Alayna Cole

Alayna Cole is an MCA (Creative Writing) candidate who loves to write stories when she’s not studying.

fink-nightvaleWelcome to Night Vale is a novel based on the incredibly popular podcast of the same name. The podcast is a way for non-residents of the fictional desert community to listen to broadcasts from the Night Vale Community Radio station—a staple in Night Vale households whether they like it or not—as Cecil tells us about the many mysteries that plague the peculiar town.

The novel adaptation of the podcast primarily follows two specific mysteries (while often deviating onto other strange, tangential narrative paths) and contains all of the bizarre absurdities that lovers of the podcast have come to expect. But that’s not to say you need to be a long-time listener of the Welcome to Night Vale podcast to enjoy this book. While those already familiar with the Night Vale community may notice the occasional reference before somebody who is new to this universe, every peculiarity is introduced in a way that provides enough context for all readers to interpret—if not understand—what is going on.

 And not quite understanding is part of the joy of Night Vale.

In this way, I’m sure Welcome to Night Vale is a ‘love it or hate it’ experience. Some people will dislike the unusual narrative style, with a narrator who insists that you imagine something—a teenage boy, for instance—and then tells you that you’re imagining it wrong. The narrative is often derailed by seemingly-irrelevant transcripts of Cecil discussing the traffic or reminding us that librarians are dangerous. Anybody who prefers a narrator who tells a nice, linear story while minding their own business and staying inside their book likely won’t enjoy their adventure through Night Vale.

I only needed to read the foreword of Welcome to Night Vale to know that this novel would quickly become one of my favourites. The book is incredibly clever. Details are revealed and withheld with deliberation and care, leaving the reader with a haunting, lingering mental image of a town that is dissonant when compared to their own, but that is also terrifyingly similar.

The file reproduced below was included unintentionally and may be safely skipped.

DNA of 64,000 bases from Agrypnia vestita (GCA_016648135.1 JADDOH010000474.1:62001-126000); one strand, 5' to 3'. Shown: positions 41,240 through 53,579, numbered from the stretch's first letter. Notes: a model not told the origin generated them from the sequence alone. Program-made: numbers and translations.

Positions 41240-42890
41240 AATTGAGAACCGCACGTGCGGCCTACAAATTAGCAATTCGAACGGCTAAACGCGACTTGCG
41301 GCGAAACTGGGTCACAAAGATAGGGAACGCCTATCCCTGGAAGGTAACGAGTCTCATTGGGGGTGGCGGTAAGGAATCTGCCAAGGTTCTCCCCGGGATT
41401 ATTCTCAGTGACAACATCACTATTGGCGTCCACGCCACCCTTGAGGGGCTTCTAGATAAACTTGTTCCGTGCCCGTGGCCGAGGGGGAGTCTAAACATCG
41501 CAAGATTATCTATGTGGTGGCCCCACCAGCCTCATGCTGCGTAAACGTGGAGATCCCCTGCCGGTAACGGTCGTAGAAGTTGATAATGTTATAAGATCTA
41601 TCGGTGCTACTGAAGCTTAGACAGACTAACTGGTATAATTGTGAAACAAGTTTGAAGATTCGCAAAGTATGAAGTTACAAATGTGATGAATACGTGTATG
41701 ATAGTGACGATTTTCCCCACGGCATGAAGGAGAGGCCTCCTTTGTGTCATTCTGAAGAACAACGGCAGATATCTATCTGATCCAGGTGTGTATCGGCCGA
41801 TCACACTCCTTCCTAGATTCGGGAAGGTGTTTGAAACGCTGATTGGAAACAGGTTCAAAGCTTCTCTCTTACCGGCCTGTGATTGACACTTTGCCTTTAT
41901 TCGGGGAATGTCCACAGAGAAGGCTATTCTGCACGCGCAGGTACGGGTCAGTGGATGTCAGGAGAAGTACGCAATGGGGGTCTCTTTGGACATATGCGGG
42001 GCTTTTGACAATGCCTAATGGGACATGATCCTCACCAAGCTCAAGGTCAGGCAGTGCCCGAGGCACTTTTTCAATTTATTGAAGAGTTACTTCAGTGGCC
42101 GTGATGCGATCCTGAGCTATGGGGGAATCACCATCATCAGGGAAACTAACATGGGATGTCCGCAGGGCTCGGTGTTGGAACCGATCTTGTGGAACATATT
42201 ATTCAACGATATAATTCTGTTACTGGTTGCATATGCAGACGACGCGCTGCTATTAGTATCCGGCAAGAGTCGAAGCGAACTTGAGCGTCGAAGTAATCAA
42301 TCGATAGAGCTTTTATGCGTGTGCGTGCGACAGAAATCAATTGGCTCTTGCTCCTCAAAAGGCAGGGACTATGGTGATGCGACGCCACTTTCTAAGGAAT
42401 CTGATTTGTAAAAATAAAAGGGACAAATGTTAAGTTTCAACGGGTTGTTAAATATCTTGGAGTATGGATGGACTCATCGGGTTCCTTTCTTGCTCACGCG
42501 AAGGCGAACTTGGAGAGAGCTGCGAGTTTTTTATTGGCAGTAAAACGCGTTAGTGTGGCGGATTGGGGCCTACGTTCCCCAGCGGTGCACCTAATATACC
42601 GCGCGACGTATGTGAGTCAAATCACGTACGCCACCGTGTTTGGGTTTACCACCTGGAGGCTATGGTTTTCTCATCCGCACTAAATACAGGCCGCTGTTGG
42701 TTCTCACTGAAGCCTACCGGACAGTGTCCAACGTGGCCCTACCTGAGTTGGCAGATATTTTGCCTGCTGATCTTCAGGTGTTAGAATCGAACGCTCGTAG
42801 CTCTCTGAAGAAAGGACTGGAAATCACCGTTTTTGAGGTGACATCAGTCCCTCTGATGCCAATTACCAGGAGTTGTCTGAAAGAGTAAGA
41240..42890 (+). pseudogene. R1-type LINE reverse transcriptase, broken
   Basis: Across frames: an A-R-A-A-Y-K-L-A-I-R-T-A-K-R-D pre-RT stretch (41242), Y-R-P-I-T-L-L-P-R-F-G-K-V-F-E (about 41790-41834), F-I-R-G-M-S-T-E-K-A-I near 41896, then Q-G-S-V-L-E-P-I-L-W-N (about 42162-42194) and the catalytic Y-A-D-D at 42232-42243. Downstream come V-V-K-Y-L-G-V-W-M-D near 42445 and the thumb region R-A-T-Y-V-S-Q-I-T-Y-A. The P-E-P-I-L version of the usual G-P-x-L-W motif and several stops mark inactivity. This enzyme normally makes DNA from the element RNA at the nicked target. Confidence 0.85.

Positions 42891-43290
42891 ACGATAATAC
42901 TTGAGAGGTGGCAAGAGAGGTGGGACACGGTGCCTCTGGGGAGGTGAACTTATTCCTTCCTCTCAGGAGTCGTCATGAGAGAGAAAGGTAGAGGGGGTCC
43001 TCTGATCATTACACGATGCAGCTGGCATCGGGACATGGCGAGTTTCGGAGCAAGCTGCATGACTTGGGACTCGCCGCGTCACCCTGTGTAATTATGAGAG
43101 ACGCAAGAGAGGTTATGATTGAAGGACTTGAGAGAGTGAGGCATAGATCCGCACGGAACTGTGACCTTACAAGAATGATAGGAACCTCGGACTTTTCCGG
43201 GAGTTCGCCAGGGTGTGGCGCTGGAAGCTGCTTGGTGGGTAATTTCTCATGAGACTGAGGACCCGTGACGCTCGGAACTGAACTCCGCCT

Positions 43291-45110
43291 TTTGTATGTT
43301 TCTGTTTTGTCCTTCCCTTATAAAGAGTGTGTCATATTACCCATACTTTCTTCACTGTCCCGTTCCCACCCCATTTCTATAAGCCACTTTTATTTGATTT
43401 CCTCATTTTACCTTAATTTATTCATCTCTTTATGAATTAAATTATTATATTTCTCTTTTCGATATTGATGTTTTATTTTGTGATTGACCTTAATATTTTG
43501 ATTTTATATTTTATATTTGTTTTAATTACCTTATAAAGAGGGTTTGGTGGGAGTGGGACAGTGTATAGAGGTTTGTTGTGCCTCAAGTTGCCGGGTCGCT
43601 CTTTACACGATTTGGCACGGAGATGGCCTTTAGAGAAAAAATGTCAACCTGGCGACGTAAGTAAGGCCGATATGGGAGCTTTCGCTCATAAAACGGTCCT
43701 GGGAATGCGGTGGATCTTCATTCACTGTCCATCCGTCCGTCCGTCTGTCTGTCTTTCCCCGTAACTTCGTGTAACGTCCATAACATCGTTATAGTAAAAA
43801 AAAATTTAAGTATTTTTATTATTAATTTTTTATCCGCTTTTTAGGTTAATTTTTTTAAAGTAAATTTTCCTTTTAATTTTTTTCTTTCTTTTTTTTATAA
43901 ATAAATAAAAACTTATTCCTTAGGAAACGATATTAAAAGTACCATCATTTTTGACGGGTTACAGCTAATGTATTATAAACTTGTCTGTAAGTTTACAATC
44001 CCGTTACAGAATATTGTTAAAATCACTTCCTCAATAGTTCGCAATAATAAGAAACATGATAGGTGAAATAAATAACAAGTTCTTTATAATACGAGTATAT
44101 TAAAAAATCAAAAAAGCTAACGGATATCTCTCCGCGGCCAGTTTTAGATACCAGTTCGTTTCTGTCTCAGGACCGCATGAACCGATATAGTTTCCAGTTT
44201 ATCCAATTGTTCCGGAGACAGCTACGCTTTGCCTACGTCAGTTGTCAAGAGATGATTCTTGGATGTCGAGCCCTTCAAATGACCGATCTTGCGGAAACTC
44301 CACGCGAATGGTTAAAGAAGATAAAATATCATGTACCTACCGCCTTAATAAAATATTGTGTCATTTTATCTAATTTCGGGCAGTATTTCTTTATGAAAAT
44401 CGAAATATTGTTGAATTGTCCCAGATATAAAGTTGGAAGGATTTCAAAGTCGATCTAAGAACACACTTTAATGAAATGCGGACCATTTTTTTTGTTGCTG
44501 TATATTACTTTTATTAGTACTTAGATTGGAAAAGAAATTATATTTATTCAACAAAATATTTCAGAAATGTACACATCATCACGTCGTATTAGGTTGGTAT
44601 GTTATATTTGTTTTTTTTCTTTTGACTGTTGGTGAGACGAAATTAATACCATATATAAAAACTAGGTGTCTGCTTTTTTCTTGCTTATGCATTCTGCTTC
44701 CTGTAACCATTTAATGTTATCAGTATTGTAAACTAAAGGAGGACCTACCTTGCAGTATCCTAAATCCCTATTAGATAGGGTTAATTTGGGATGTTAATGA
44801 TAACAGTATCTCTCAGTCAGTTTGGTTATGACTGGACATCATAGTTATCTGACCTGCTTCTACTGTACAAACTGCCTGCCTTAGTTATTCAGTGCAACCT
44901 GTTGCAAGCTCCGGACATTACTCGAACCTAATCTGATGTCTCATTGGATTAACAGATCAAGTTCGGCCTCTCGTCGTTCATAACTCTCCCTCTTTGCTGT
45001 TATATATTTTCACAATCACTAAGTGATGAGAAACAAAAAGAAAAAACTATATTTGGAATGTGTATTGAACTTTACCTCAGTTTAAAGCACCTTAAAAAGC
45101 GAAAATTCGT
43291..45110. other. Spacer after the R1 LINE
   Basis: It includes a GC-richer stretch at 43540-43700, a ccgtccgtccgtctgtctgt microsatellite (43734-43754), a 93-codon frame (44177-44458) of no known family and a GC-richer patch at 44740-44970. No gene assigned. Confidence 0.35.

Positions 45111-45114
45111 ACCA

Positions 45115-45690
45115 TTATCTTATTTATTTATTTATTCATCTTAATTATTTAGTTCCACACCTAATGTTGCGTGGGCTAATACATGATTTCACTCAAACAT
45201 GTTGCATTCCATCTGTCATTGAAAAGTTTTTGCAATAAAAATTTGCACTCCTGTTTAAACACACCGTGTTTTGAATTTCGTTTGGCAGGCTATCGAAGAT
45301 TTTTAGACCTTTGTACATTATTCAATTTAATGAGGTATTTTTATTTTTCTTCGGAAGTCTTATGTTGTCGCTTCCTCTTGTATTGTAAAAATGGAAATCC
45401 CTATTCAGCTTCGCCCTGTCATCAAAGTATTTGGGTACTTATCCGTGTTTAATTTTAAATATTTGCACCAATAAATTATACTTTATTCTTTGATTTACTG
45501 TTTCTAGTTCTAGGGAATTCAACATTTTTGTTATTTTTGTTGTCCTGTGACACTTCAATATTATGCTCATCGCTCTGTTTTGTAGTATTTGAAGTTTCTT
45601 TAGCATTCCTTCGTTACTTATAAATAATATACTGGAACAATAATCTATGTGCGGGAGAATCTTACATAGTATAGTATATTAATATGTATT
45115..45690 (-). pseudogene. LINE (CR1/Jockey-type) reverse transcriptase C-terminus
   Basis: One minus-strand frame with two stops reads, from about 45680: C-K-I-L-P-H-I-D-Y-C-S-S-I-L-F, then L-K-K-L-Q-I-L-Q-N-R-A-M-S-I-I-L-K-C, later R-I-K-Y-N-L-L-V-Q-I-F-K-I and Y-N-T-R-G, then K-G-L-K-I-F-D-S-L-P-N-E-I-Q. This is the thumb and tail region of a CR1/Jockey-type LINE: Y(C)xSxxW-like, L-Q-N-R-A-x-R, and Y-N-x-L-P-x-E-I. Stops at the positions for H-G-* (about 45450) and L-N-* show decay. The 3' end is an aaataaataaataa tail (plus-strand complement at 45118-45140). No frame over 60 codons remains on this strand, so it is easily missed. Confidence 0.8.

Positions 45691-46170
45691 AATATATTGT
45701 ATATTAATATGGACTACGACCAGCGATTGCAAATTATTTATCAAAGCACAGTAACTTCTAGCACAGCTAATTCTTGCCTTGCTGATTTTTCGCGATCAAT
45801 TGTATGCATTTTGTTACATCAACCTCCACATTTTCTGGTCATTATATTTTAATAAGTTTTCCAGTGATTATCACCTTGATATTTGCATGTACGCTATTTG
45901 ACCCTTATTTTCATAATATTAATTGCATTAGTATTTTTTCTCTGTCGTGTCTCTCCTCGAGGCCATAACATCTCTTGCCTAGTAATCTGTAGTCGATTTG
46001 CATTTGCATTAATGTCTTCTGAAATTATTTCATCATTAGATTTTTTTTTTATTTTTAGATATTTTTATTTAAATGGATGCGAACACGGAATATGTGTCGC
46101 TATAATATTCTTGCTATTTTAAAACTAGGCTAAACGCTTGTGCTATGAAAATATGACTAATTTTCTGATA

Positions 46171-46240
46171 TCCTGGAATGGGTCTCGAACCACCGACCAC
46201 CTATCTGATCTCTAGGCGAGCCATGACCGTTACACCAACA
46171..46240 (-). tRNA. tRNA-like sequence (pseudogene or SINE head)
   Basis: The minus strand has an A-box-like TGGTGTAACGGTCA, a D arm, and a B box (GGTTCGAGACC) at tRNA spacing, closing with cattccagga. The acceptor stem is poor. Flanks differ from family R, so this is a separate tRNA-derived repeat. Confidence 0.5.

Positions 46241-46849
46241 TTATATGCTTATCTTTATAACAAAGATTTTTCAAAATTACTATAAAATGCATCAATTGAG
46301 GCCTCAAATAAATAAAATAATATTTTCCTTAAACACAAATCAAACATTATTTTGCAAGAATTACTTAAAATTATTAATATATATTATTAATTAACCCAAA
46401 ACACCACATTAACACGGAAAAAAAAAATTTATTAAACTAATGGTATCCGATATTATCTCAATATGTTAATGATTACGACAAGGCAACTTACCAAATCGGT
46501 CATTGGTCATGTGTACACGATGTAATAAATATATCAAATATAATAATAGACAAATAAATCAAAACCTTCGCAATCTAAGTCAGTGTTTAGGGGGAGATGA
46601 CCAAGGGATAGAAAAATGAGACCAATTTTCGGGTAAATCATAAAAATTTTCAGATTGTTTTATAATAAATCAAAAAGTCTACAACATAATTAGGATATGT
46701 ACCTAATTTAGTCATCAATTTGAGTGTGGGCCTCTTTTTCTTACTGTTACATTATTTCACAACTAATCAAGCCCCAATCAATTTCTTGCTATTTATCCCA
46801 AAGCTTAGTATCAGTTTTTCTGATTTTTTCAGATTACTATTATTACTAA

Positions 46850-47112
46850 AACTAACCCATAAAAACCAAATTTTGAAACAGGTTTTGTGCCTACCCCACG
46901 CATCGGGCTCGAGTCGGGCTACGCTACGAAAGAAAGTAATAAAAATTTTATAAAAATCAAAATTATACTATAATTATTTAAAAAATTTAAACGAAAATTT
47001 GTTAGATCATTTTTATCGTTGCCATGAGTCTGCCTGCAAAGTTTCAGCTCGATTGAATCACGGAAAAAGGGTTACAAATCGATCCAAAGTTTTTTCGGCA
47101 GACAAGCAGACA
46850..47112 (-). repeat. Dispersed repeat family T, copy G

I remember being introduced to the principle of ‘Chekhov’s gun’ in a first year creative writing subject at university, and Welcome to Night Vale is the embodiment of that idea. If you’re unfamiliar, this principle suggests that everything included in a story must be relevant to that story, or else should be removed. Even the smallest reference to the strangest thing in Welcome to Night Vale comes up again at one time or another, and the most surprising characters and objects become integral to the overall story. In this way, everything that happens in Night Vale is linked to everything else that happens in Night Vale. Time and space are weird, dude.

As I worked my way through the novel, I encountered innumerable sentences that were so interesting or bizarre that I just wanted to read them aloud to someone. I involuntarily became the annoying person who sits next to you at a movie and points out all the clever parts, but without the benefit of you having any knowledge of the surrounding story. I was so excited by this ridiculous adventure that I just had to share it with the people around me.

I enjoyed being told to imagine things. I even enjoyed being told that the things I was imagining were wrong and that I should try again. I liked being given incredible detail about some of the characters, objects, or settings, but almost none about others. Welcome to Night Vale made me think, made me ask questions, and made me marvel and wonder at the world I was travelling through as well as my own.